A news service for the people of Michigan from the Mackinac Center for Public Policy

Paul Mayers, the custodian turned school board member, has become a rallying point for the Michigan Education Association.

Mayers, who had his job privatized at Durand Area Schools, was a featured speaker this month at the MEA rally in Lansing that drew about 3,500 people.

The MEA made a big issue out of privatization at its rally.

Mayers was a school custodian for Durand Area Schools. His job was privatized. He kept the job at the same wage for one year, but took a cut in health benefits, according to school officials. Then, Mayers ran for school board and — with a big hand from the MEA — was elected. He takes office July 1.

Mayers told a cheering crowd the union "won" its dispute with the Durand administration over privatization because the school paid out $60,000 in a settlement.

"We won," Mayer said.

Durand Area Schools Superintendent Cindy Weber disputes that assertion.

Weber said the administration was approached about a settlement while at a Michigan Employment Relations hearing.

Both sides agreed to a settlement — $60,000 that would go to the privatized employees for the sick days that were lost to them during the transition.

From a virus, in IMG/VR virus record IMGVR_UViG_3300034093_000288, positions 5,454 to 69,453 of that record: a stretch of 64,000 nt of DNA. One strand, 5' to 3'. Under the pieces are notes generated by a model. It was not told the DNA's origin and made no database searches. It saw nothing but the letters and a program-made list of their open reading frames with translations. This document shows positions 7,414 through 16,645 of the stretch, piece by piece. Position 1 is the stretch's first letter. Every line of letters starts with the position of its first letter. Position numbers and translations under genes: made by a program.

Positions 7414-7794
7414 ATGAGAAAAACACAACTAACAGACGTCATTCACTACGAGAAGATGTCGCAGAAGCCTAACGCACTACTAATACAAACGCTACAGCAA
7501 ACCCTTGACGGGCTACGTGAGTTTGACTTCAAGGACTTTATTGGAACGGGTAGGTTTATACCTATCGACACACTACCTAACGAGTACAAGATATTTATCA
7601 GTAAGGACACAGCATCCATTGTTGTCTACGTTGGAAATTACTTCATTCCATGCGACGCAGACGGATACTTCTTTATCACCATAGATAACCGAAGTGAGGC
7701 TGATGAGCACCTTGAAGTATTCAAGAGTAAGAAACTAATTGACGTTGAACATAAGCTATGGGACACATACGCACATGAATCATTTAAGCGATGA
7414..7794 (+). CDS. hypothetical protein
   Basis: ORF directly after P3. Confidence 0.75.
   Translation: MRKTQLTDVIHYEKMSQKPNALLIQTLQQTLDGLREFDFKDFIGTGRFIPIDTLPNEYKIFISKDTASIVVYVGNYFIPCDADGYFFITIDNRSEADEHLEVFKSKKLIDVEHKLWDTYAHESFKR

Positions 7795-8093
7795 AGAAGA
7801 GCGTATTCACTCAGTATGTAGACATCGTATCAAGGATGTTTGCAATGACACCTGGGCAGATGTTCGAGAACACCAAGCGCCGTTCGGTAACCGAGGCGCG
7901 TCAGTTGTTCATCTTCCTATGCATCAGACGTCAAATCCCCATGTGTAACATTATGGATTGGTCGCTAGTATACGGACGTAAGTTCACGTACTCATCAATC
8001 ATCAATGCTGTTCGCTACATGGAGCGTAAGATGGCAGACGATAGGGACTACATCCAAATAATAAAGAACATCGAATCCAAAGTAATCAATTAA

"I don't think anyone was a winner," Weber said. "I don't believe the union was a winner. No one wins in these things. ... We solely did it for financial reasons."

Weber said the move to privatize 22 custodian and food service employees saved about $190,000 over half a year. Those savings would be less after the settlement.

After he spoke at the rally, Mayers was asked if he would move to reinstate his job, in effect putting his own job over the district's savings.

Mayers declined to comment on the record.

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See also:

School Union Brags of Ballot Box Revenge Against Outsourcing 

Private Contractors Pilloried at School Union Rally

Warren Board Member: "MEA Will Eat Their Young"

Michigan Teacher Pay Tops in the Nation

Average Teacher Salaries Continue to Rise

Oxford Schools: Saving Money and Improving Service

Analysis: The Underfunded Schools Myth

The School Employee Concession Myth

Analysis: Senate GOP Fumbles, May Approve $25.9 Billion Taxpayer Liability to Satisfy MEA

School Privatization Grows Again (Revised Version)

Warren Schools: Plenty of Desks, But Not Enough Cost-Cutting?

School Union Denounces "Dangerous Trend" Toward Private Food, Busing and Janitors

Competitive Bidding Crashes in State House - School cost-savings amendment defeated

Michigan Capitol Confidential Vote History

Detroit School Establishment Turns Away $200 million Gift

Teachers sue over retirement contributions

 

 

 

St. Lawrence University economist Steven Horwitz discusses how the minimum wage was used to block immigrants from taking scarce jobs during the depression era. See more at "Raising the Minimum Wage, Lowering Opportunity."


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